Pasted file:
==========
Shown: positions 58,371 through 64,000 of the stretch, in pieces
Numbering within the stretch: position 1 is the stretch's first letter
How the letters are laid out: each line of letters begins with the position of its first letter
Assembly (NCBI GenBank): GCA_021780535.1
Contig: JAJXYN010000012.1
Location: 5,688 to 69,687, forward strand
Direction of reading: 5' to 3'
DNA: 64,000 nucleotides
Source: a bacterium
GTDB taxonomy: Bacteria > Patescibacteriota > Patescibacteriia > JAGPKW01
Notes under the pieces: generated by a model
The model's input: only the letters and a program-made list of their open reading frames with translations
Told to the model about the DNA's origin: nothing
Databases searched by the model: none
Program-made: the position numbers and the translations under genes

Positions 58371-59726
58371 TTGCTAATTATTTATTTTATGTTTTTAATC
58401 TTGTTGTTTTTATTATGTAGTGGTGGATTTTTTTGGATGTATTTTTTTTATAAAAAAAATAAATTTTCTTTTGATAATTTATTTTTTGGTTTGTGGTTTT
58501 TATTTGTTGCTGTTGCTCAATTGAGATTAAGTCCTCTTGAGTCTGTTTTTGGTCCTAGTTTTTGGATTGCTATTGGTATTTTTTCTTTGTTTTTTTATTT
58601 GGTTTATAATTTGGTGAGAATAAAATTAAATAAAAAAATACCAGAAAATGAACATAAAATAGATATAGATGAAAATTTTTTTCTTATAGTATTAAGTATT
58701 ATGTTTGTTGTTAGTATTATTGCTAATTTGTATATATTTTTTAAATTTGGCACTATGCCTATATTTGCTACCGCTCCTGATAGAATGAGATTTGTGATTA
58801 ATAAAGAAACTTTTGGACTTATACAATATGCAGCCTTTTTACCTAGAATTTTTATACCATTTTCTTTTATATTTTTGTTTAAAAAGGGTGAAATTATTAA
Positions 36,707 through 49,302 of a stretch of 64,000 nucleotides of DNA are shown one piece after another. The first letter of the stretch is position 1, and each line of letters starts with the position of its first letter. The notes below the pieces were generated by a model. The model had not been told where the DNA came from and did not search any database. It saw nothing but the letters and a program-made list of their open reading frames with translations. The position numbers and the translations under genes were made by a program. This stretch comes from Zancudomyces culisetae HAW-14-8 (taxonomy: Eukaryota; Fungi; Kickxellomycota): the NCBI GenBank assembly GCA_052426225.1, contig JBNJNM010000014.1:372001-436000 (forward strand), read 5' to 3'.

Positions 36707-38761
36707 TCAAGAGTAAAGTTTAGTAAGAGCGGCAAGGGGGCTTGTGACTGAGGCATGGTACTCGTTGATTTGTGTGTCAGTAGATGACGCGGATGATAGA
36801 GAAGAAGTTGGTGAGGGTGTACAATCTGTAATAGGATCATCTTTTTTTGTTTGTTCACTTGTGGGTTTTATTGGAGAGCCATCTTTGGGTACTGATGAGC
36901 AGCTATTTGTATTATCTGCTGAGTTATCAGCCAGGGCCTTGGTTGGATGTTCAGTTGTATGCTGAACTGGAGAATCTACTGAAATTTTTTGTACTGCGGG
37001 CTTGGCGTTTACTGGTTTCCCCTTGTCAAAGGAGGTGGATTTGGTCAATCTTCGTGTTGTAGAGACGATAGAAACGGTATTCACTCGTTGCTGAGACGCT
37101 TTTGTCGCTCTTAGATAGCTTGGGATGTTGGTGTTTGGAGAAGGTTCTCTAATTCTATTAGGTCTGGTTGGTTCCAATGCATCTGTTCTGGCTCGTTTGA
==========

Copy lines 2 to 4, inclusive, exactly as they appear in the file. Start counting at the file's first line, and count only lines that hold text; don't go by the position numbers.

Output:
Numbering within the stretch: position 1 is the stretch's first letter
How the letters are laid out: each line of letters begins with the position of its first letter
Assembly (NCBI GenBank): GCA_021780535.1